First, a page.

Finally, it’s time for the big guns: TrueCrypt. We’ve mentioned TrueCrypt several times before (as a means to secure a USB thumb drive, for instance) and with good reason; it’s simply the best solution for encrypting your data. However, it has another, sneakier feature that we haven’t yet covered, which allows you to place a hidden volume inside another encrypted volume.
How does it work? To understand that, you need to know how a standard TrueCrypt volume works. When you create an encrypted volume with TrueCrypt, you specify its size, like you would when creating a disk partition. The hidden volume will always occupy exactly this much space, regardless of how many files you put into it. Any space in the volume not occupied by encrypted data is filled with random data. To anyone without the passphrase, the encrypted data is completely indistinguishable from the random data. To anyone with the passphrase, the encrypted data can be decrypted, but the unused space remains totally random.
This creates an opportunity to hide more data. By encrypting additional data with a different passphrase and inserting it among the random data at the end of a volume, TrueCrypt creates an encrypted volume with two different Passphrases, each of which provides access to a different set of data. You can fill one of these volumes with decoy data, so that even if you ever need to give away a password you can give up the decoy password, and nobody will ever be able to prove that another volume even exists.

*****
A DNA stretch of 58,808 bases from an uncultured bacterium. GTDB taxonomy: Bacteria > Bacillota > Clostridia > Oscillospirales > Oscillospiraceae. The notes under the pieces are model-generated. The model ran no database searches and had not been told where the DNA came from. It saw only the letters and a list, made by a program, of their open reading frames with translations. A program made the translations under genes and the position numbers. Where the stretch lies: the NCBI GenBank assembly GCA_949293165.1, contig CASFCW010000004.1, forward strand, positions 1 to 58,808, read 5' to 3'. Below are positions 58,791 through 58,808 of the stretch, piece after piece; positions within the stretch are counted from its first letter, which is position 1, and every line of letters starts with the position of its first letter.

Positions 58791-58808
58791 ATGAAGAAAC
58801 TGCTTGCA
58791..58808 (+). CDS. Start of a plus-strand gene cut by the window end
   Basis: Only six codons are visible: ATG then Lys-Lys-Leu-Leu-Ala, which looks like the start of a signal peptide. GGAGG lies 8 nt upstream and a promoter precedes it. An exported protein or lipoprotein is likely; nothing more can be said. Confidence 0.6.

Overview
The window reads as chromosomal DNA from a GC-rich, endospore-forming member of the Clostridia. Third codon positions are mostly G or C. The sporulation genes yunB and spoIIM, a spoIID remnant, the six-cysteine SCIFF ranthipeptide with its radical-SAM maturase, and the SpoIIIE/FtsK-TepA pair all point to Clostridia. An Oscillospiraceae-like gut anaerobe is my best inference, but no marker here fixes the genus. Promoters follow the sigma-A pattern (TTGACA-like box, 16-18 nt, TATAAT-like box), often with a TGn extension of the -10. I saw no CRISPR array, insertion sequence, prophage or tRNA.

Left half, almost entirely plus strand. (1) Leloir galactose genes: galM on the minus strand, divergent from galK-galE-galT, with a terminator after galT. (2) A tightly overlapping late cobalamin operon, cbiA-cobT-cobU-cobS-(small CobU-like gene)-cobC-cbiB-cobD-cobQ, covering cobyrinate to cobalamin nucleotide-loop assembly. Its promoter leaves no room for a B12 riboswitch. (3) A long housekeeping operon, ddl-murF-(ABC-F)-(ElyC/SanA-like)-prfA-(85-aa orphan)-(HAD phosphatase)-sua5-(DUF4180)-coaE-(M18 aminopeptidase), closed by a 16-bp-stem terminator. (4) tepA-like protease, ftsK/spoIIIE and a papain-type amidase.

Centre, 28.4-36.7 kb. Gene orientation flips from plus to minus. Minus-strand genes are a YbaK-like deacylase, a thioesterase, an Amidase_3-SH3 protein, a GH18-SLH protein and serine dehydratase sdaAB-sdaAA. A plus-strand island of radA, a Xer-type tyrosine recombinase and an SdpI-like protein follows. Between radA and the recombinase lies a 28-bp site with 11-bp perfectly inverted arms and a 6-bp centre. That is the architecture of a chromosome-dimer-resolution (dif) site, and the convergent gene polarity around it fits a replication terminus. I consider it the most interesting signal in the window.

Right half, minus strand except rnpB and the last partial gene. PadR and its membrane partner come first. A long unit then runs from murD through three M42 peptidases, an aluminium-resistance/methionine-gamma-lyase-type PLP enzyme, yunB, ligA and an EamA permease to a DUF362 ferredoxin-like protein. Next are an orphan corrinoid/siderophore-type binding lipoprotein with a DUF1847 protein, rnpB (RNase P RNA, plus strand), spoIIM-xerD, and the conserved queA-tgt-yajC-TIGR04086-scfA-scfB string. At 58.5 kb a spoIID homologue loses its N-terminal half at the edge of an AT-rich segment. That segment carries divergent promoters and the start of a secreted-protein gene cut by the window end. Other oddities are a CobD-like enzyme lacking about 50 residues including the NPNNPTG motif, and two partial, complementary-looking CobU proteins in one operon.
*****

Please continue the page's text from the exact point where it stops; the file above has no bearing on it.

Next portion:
The process to create a hidden TrueCrypt volume is pretty simple. Just follow these steps:
Download TrueCrypt—which is free and open source—from its website. Run the executable; it doesn’t matter whether you choose to extract or install it. Go to where you extracted the files and run truecrypt.exe.
Next, click the Create Volume button.
Choose Create an encrypted file container, then Hidden TrueCrypt Volume, then Normal Mode.
You will now be guided through the necessary steps to create an outer volume. Choose a filename for the volume, a size and a password. Don’t worry about messing with the encryption. When given the opportunity, shake the mouse around in the window and press Format (don’t worry, this won’t format your hard drive).
Once the first (outer) volume is completed, you’ll repeat the process for the hidden volume. Choose a size that gives you enough room to plant decoy data in the outer volume, and pick a significantly different passphrase.
There! Now you’ve created your hidden volume. Now you can access it at any time by clicking Select file, browsing to the volume, then clicking on Mount from the main TrueCrypt screen and entering either the decoy or real passphrase.